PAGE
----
Council Ends City Attorney’s Review Power
Unanimous vote strips Spencer's ability to halt contracts and overrides Barrett veto.
The council appears to be winning. On Wednesday morning, the council unanimously stripped Spencer of the unilateral ability to halt contract approval and overrode a Barrett veto of the proposal.
Spencer, in March, refused to sign a revised development agreement for the $190 million apartment tower, The Couture, and accused Alderman Robert Bauman of an ethics violation for introducing a unanimously adopted amendment that required a developer contribution to an anti-displacement fund.
The city attorney’s refusal to sign the agreement halted the project and amounted to an unreviewable veto.
In late June the council unanimously approved an ordinance change that would strip a mandatory review by the city attorney’s office of all contracts involving $25,000 or more. The change makes the review required only at the request of the mayor or a council member.
But Barrett vetoed the change.
“The file, if it were enacted, exposes the City to significant liabilities and risks. Removing a required third party review for contracts approved by the council or any other city official is dangerous,” wrote Barrett. “The mandatory review has served our residents and taxpayers well for over 50 years and adds accountability and transparency into City government.”
Barrett made a rare appearance on the council floor before Wednesday’s meeting to encourage the council to sustain his veto and adopt a different amendment. It was the first council meeting fully in person since March 2020.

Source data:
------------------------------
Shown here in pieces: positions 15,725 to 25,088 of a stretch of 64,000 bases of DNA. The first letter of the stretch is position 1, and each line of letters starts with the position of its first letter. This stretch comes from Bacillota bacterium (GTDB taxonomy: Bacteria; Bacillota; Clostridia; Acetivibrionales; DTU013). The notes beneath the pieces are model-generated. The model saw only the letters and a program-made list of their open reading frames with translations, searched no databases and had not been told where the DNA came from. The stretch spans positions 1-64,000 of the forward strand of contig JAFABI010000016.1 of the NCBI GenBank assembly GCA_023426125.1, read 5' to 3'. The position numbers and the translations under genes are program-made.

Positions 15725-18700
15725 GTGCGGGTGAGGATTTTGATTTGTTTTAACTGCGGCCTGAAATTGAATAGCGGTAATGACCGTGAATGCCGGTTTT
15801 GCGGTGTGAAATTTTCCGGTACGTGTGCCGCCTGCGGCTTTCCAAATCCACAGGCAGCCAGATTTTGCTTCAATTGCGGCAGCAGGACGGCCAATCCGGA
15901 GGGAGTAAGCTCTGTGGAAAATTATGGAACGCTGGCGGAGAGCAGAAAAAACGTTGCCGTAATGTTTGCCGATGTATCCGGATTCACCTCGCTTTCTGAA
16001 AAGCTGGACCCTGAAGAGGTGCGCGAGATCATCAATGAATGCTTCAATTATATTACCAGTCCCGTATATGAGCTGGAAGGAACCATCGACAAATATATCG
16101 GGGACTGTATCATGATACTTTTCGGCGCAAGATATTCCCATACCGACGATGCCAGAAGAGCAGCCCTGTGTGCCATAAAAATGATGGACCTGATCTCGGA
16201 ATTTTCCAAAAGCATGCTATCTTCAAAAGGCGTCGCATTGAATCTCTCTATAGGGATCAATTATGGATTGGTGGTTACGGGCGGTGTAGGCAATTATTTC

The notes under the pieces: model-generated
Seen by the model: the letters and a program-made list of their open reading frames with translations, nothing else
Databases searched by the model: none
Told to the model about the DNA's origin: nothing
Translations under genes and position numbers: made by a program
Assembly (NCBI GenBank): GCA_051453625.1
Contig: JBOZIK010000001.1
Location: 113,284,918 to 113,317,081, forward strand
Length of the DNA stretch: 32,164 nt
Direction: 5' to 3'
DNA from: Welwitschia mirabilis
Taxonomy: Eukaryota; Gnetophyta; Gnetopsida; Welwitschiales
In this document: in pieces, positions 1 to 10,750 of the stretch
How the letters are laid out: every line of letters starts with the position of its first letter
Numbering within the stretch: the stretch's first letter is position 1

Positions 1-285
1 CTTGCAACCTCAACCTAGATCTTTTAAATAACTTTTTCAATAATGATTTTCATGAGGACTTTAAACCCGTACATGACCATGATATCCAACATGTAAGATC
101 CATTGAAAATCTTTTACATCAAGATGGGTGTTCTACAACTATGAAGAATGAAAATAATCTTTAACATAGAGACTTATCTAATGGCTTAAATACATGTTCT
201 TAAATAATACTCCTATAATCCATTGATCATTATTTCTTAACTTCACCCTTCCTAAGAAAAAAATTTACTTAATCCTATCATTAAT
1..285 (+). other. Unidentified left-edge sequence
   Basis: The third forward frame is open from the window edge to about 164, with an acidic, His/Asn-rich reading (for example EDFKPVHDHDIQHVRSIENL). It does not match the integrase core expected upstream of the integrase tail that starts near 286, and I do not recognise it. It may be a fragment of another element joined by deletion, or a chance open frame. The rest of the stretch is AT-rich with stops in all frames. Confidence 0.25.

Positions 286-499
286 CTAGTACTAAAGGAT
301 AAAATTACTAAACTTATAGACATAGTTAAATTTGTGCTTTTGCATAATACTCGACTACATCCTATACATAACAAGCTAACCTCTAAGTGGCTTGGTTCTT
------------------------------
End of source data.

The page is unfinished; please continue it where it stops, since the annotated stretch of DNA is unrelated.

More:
But his presence wasn’t well received. Twice Bauman raised his voice, yelling and pointing at Barrett while the mayor informally discussed the proposal with council members. Barrett is currently without a council liaison after Myra Edwards became chief of staff at the health department and had to stump for replacement legislation himself.
“To throw a wrench in the process this late in the game, I think the council deserves more courtesy than that,” said legislation sponsor Ald. Jose G. Perez once the meeting had started and Barrett left the room.
Bauman disagreed with Barrett’s argument and said the change provides review as requested.
“If the mayor is so concerned about contract review, he can direct his department heads to have everything reviewed before it comes to committee,” said Bauman. He said the current process results in the city attorney’s office getting to review a deal after it is approved.
The alderman, an attorney, said the new structure provides for one similar to a corporation where an attorney provides advice, not the final decision power.
“Approval is not required of the city attorney. He’s a lawyer, not a legislator,” said Bauman.
He noted that the law used for 50 years and which Barrett praised was never used by Spencer’s predecessor Grant Langley who served as city attorney for 36 years. The law, he charged, provides for “no review, no ability to override, no nothing” for the Common Council. “That’s not democracy.”
“I don’t think it was ever the intent to not have the city attorney review any of these contracts,” said Ald. Ashanti Hamilton. But he said the existing ordinance gave Spencer not just the ability to review contracts, but veto power over them.
But not anymore. The council voted unanimously to override Barrett’s veto and revise the law.
After the meeting, Perez said Barrett’s visit was the first time anyone from the mayor’s office had reached out to him on the issue following the June 24th veto. He said it was unlikely the council would adopt Barrett’s substitute, which would need to be introduced as stand-alone legislation.
In an email shortly after the veto was issued, Perez was already encouraging his colleagues to override the mayor and reminding them that the new legislation was made by compromise.
“The advice of the Office of the City Attorney is a valuable part of our legislative process. The ordinance as adopted respects this while increasing rather than decreasing transparency,” wrote Perez.
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